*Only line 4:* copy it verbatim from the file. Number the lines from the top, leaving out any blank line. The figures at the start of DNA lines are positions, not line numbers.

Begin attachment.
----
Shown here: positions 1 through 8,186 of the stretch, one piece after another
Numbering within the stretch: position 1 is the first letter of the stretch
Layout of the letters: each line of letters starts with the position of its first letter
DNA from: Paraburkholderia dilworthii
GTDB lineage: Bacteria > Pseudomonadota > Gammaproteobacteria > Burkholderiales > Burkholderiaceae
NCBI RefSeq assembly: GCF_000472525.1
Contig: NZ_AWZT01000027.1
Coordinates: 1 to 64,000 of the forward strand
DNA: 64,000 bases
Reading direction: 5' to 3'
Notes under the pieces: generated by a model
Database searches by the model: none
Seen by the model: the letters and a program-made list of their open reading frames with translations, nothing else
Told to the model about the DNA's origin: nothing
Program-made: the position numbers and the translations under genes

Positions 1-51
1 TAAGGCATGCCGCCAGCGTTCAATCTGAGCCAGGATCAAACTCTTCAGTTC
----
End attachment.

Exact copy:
DNA from: Paraburkholderia dilworthii